While by no means essential, these two laser pointers are great for working out placement of Jump of Points. Unlike the normal laser pointer, each of these projects a laser line onto the table and so the two of them make it very easy to work out the relevant arcs behind the patrol markers. They are also very handy for determining line of sight. You don't need them, but you know you want them.
There are several great sources of additional information you can explore. Too Fat Lardies run an online Forum for all their games including a folder for Chain of Command this is in addition to their own Lard Island News blog which also has a section of useful (and free) downloads.
There is also a Facebook group specifically for CoC and a more general Yahoo Group for Too Fat Lardies where a number of game support files are also available.
The player community also has some great blogs and YouTube channels. There are too many to list here, but a few I would point new players to are Tiny Hordes which features some easy to follow game reports that I found useful when I was learning the rules. More recently there have been a number of YouTube channels which feature the game in action and I would recommend Tabletop CP and Beasts of War.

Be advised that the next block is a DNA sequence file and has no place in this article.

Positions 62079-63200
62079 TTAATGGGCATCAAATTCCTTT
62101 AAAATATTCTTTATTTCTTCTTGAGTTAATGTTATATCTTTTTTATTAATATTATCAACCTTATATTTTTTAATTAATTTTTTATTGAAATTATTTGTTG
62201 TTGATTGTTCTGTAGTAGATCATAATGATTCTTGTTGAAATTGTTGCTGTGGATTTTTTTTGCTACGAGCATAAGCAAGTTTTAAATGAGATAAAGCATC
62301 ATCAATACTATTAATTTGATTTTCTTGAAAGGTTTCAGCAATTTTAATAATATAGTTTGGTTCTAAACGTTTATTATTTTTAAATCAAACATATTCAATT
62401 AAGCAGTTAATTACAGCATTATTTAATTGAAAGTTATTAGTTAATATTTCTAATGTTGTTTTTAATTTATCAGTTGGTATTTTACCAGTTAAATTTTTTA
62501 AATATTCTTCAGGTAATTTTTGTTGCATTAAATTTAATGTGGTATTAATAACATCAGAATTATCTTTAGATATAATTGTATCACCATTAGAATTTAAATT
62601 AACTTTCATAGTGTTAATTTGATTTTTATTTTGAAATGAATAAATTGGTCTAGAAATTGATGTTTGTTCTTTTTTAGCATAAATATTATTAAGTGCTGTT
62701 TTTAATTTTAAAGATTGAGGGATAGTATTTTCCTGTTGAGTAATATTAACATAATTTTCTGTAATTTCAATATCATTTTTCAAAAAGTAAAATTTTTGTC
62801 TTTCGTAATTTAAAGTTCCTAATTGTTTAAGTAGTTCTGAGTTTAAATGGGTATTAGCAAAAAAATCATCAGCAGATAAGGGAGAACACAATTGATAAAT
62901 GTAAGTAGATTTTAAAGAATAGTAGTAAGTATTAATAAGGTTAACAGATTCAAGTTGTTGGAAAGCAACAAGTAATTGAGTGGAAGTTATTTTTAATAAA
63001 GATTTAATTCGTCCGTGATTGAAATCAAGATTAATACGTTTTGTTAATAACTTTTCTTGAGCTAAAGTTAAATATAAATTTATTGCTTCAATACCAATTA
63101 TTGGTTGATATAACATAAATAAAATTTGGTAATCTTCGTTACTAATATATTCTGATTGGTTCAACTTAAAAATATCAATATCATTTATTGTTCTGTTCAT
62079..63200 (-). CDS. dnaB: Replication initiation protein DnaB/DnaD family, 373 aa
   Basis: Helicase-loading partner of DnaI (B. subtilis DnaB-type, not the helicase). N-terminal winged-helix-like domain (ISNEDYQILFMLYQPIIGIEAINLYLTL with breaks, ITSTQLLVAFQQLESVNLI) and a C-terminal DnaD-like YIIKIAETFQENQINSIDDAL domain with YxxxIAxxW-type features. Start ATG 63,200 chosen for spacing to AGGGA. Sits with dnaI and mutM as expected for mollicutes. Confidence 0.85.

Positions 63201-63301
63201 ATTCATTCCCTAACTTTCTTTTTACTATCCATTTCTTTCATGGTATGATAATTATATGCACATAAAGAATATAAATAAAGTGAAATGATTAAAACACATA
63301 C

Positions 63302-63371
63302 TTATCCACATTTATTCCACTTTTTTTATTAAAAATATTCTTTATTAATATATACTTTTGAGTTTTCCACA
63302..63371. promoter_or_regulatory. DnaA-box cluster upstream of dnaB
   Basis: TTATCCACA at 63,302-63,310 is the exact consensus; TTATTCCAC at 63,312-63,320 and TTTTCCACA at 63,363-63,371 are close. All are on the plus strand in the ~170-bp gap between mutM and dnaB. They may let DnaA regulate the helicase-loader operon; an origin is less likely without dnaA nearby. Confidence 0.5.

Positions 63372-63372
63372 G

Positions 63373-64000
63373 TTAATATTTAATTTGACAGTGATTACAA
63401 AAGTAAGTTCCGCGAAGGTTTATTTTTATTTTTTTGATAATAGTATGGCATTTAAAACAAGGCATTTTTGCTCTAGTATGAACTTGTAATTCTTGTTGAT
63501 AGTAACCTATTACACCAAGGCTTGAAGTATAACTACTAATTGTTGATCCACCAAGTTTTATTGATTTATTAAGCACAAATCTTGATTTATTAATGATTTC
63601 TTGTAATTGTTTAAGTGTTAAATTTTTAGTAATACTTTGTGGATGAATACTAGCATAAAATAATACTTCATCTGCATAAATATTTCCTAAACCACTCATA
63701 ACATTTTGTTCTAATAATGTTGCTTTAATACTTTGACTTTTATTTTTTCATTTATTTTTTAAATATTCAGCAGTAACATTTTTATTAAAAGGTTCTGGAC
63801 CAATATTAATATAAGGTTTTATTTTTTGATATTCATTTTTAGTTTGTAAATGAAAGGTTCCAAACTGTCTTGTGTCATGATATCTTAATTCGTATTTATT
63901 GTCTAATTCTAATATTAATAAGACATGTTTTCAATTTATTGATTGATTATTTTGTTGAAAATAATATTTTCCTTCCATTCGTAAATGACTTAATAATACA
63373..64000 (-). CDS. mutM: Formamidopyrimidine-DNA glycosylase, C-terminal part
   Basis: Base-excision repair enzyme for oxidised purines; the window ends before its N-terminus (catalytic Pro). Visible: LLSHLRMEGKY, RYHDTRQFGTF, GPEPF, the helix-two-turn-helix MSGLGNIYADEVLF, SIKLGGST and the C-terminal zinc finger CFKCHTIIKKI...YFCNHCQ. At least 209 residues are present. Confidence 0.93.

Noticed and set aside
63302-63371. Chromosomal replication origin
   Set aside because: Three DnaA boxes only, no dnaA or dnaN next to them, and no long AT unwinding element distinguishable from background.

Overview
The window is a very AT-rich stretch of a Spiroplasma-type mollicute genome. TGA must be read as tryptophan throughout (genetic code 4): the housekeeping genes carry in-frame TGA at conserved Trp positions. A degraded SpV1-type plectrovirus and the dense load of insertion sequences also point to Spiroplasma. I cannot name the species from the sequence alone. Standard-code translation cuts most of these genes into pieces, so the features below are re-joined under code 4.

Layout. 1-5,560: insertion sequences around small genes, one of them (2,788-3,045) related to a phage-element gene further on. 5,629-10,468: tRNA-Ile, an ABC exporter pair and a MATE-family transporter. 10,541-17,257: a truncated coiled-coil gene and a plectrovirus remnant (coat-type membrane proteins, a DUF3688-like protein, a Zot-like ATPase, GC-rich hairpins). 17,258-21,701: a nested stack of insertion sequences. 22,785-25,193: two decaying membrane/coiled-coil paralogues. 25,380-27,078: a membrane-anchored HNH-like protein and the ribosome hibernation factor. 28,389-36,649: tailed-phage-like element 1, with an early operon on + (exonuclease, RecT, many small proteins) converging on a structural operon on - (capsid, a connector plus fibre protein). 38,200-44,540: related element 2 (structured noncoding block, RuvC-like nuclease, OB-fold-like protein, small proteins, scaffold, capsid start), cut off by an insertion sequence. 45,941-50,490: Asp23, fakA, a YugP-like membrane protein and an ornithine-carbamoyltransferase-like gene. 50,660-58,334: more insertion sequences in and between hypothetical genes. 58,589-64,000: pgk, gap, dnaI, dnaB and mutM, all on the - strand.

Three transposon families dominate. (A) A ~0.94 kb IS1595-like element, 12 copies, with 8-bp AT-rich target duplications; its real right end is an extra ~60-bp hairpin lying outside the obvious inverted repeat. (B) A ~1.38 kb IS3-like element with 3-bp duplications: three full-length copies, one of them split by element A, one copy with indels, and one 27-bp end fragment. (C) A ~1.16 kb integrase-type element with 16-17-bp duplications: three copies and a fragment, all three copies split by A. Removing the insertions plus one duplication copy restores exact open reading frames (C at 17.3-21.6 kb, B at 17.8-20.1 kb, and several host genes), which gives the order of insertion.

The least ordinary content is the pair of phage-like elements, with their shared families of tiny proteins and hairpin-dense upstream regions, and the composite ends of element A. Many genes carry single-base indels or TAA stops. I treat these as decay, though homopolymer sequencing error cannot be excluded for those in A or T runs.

I also have a number of AARs in this blog. Just one word of caution with all of these, we all make mistakes sometimes and miss the odd rule in the heat of the action. If while you are watching or reading these something strikes you as not quite correct, chances are you are right. These are the not the final word on the rules but a wonderful way to get a feel for how the game flows. Even Rich Clarke, the author of the rules who features in the Beasts of War videos, has been known to confuse a rule with another one of the rule sets he has written. If in doubt refer back to the rule book and the FAQ as the correct source.
I hope this is a useful guide for anyone just getting into Chain of Command. I wish I could take credit for much of this, but my thanks go out to the many fine folk out there producing great terrain and gaming tools and sharing them with us via their blogs, forums and social media.